As summer and warmer days approach, lots of people are reaching for their flip-flops and sandals. You might be excited to enjoy the cooler freedom from life without socks — but what if you look down and see a not-so-nice spot of thick skin on your foot?
Calluses aren't anything to worry about — until they are. But how do you know when to see a podiatrist or doctor? These answers can help.
What Is a Callus?
Calluses on the feet are dead layers of skin that build up when your foot repeatedly rubs against something, like shoes. With that friction, the skin tends to get thicker to prevent irritation or blisters. It's kind of like learning to play guitar: At first, your fingertips may hurt as you strum the strings, but in time, the skin develops hard spots to protect them from damage.
So that means that calluses are a good thing, right? They do your skin a service by protecting it from painful sores? Well, not quite.
Why Are Calluses Harmful?
As they get worse, calluses can start to hurt — especially if you prolong the friction by wearing incorrect footwear. But if you have diabetes or have poor circulation, the problem can worsen because of nerve damage or points of high pressure in the feet. In time, calluses can turn into ulcers, which are open blisters that make it hard to wear shoes and get around.
Can I Treat a Callus at Home?
If you don't have a more serious underlying issue like diabetes or poor circulation, most calluses on the feet don't call for extensive treatment — especially not with over-the-counter medicines, which may do more harm than good. Still, experts suggest several at-home treatments that may help without the need for medication:
- Moisturize your feet and toes with a hydrating lotion that has ammonium lactate, urea or salicylic acid.
- Gently file off dead skin with a pumice stone moistened with warm water, but be careful not to remove too much of the callus, or it may bleed.
- Put your feet in a tub of warm water for about 10 minutes, or until the skin gets softer.
How Will I Know When to See a Podiatrist?
If you have diabetes or poor circulation, you'll likely want to schedule an appointment with your primary care doctor or a podiatrist to get your feet looked at. But even if you don't have an underlying condition, calluses shouldn't get in the way of daily life. If they do, it's time to call the doctor, who can listen to your concerns and offer medical treatments, like a cortisone shot or shaving away dead skin with a surgical blade. Usually, these procedures don't require anesthesia for major surgery and can be done directly in the exam room on an outpatient basis.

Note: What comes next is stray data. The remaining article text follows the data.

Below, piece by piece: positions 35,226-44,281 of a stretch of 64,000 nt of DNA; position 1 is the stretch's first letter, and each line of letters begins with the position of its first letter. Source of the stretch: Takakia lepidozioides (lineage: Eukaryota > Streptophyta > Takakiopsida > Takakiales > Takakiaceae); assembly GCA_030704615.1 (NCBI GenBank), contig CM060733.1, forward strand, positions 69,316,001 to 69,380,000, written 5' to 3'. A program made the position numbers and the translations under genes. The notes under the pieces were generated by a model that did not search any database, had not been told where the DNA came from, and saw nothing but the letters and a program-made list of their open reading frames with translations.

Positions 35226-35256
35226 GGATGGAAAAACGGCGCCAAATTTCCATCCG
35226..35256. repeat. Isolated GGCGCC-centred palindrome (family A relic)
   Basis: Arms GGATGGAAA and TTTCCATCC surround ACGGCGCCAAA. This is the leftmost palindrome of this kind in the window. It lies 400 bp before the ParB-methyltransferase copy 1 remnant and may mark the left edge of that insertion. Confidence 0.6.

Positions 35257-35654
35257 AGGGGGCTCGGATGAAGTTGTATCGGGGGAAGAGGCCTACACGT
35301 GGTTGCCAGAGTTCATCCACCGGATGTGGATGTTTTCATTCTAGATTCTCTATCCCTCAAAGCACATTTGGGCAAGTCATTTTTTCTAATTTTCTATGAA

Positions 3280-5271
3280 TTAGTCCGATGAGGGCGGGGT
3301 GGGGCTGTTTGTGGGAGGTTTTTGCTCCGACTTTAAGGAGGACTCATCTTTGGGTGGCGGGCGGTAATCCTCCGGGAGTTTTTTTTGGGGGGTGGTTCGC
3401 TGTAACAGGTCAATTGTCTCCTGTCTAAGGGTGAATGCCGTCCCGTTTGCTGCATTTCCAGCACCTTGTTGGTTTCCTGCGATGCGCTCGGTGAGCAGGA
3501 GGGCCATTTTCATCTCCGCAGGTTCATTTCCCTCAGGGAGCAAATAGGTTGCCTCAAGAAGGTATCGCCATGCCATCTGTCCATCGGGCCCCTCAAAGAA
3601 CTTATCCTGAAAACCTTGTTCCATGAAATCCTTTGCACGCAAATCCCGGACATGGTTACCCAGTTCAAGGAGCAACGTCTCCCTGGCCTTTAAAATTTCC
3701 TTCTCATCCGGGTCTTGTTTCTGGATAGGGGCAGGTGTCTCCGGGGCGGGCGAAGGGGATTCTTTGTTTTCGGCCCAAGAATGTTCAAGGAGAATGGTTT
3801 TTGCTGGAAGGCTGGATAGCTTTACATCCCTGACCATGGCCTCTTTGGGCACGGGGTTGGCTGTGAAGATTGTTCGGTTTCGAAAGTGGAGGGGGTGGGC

How Can I Prevent Calluses?
The best way to prevent calluses is to take good care of your feet, from minding your footwear to practicing good foot hygiene:
- Wear supportive, comfortable shoes.If your shoes irritate your toes and feet, they may be the wrong size or shape. For women, high heels are notoriously to blame for calluses because they direct pressure to the ball of the foot, so try to avoid them if you can — or switch up your wardrobe with flats and other comfortable shoes.
- Try therapeutic inserts or pads. Some people may find comfort in wearing therapeutic shoes, gel inserts or pads to help redistribute pressure from the foot.
- Trim your toenails regularly.When toenails grow too long, they can change the way the toes are positioned in the shoe, which can cause problems and lead to calluses.
- Wear socks. Not wearing socks with closed-toe footwear such as athletic shoes can lead to increased friction and calluses.
What About Pedicures?
Pedicures can be a great way to take care of your feet, but take caution. Make sure the salon avoids the use of a foot razor to shave off the extra skin. This can lead to infection or lasting damage to the feet.
You shouldn't have to hide your feet or feel embarrassed because of calluses. Work to treat the ones you have with at-home care, and prevent against future unsightly calluses with good footwear. You'll be showing those toes off in no time!